A professor of world geography, who had never been out of the U.S., finally ventures out of his shell and goes to Japan to teach World Geography on a program established by Japan's Foreign Ministry to promote internationalization. Historically set in Kobe in the fall of 1994, this educational novel culminates with the Great Hanshin Earthquake and registers a high reading on the Laughter Scale. More
The Geographer is a fictional story about a middle-aged professor of World Geography at Oregon State University who had never been out of the state of Oregon in his entire life, but finally ventures out of his shell and goes to Japan to teach World Geography for two semesters on a program established by Japan’s Ministry of Education to promote internationalization.
In a full-page review in Kansai Time Out (Japan’s largest English-written magazine), William Corr, who also reviewed books for the Japan Times, wrote this about The Geographer: “The innocent abroad is a recurring and probably inexhaustible literary theme, and here it is very deftly handled.… Characterization is excellent and savage…. This is a jolly good novel if not a major contribution to the canon of Western Literature.”
Historically set in Kobe in the fall of 1994, the story culminates with the Great Hanshin Earthquake and registers a high reading on the Laughter Scale. Maryellen Mori, Head of Japanese Studies at Santa Clara University, wrote: “I haven’t laughed out loud so much while reading a book for longer than I can remember.” Glenn Webb, Director of the Institute for the Study of Asian Culture at Pepperdine University, wrote: “I laughed my guts out.” Ralph Peterson, President and CEO of CH2M Hill Companies, Ltd., said, “I laughed so hard I almost peed my pants.”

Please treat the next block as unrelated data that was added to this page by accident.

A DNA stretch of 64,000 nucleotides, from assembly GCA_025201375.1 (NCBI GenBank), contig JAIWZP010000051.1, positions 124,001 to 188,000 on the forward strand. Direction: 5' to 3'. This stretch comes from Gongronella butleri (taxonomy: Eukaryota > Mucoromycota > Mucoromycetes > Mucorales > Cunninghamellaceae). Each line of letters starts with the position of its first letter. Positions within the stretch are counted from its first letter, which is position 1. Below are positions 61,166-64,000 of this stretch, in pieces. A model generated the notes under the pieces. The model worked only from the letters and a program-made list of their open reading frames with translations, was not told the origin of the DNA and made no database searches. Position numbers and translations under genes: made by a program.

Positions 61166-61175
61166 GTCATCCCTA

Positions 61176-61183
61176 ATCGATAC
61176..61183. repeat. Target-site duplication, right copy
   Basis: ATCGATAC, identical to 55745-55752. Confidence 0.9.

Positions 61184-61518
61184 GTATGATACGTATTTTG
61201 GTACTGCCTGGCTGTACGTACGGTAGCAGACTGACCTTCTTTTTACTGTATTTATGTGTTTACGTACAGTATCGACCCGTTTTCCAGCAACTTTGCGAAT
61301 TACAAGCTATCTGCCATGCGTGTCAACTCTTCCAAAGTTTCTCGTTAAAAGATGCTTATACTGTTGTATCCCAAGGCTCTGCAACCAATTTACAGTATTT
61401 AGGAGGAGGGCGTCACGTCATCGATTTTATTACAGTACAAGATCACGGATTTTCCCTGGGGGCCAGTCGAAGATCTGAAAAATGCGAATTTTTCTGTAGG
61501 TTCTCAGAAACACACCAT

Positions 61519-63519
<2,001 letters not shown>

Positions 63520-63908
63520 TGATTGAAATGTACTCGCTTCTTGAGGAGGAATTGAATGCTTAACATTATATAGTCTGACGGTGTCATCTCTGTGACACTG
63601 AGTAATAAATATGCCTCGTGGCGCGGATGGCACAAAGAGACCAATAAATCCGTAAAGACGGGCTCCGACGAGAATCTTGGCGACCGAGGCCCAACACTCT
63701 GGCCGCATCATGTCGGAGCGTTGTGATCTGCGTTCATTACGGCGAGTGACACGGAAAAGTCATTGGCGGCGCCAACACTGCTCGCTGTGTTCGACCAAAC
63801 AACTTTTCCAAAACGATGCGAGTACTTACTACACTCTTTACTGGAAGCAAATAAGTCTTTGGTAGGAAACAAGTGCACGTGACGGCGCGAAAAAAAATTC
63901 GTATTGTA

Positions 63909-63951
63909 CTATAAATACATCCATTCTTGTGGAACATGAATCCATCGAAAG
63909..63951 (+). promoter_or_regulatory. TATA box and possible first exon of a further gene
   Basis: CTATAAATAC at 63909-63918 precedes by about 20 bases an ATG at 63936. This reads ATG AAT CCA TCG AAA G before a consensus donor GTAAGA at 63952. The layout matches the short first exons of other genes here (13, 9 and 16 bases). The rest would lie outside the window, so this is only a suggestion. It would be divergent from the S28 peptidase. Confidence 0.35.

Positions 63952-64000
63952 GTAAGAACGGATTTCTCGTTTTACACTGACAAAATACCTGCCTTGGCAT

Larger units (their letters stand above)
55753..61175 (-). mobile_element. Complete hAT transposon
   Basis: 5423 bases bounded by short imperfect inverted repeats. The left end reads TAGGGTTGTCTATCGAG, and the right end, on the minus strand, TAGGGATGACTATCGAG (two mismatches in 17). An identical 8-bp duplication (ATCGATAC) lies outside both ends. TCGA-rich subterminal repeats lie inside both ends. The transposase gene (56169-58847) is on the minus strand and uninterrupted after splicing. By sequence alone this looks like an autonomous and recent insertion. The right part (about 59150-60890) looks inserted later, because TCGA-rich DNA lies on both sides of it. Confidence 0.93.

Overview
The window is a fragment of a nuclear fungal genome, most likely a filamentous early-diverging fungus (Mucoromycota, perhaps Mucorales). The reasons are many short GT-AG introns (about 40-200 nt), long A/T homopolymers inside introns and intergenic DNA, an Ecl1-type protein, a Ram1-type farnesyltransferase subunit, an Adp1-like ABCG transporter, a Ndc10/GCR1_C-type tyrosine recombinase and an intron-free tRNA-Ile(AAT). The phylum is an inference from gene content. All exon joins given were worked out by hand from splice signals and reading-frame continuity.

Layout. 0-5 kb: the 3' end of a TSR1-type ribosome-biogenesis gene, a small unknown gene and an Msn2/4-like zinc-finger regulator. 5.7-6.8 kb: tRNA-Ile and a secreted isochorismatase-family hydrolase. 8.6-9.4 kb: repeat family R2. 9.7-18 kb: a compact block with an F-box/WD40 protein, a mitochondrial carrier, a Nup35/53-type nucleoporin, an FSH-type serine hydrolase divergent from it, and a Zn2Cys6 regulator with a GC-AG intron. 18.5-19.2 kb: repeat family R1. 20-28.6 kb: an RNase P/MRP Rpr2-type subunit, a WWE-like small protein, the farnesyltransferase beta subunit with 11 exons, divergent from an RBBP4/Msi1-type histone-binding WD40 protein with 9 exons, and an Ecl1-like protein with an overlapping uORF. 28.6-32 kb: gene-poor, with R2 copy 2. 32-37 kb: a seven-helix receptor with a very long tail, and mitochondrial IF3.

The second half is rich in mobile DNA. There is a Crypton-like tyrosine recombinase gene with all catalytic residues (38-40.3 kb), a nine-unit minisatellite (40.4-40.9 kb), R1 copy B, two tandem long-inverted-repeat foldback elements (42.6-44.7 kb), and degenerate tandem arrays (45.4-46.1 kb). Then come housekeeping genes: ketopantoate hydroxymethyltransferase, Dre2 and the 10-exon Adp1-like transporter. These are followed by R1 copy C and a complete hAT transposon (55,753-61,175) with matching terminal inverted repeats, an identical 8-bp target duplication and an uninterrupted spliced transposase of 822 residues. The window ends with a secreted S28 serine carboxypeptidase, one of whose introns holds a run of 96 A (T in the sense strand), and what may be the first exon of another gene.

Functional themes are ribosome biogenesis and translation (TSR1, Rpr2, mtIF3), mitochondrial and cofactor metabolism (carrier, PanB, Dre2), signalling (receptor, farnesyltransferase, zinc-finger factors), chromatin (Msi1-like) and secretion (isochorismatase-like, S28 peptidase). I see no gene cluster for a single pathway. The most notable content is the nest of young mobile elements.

But The Geographer is more than just a funny book. Don Palmer, Business Development Manager for Hewlett-Packard, wrote, “It’s not just funny; it’s educational. Anyone interested in Japan should read this book.” In a review in the Medford Mail Tribune, Bill Varble wrote: “This book is steeped heavily in all things Japanese. An interesting device Riva has used is to have some of his characters speak in Japanese, then follow the quotes with translations, sort of like subtitles in a movie. In fact, the reader eventually gets a feeling somewhat akin to watching a foreign film…. Here is everything you ever wanted to know about Japan, and more.”
Paul DeYoung, Director of International Programs at Reed College, wrote, “I enjoyed the book and am sure that my students will enjoy and get useful information, in addition to laughs, in reading it.” C.P. Braugh, Chairman and CEO of Mitsubishi Silicon America, wrote: “As one who lived in Japan for several years, I was extremely impressed with your insights into the culture and society of the Japanese people.” Thom Hartmann, America's number-one progressive radio talk-show host, called The Geographer “brilliant” and said that it was one of the best books he’d read in the last ten years.
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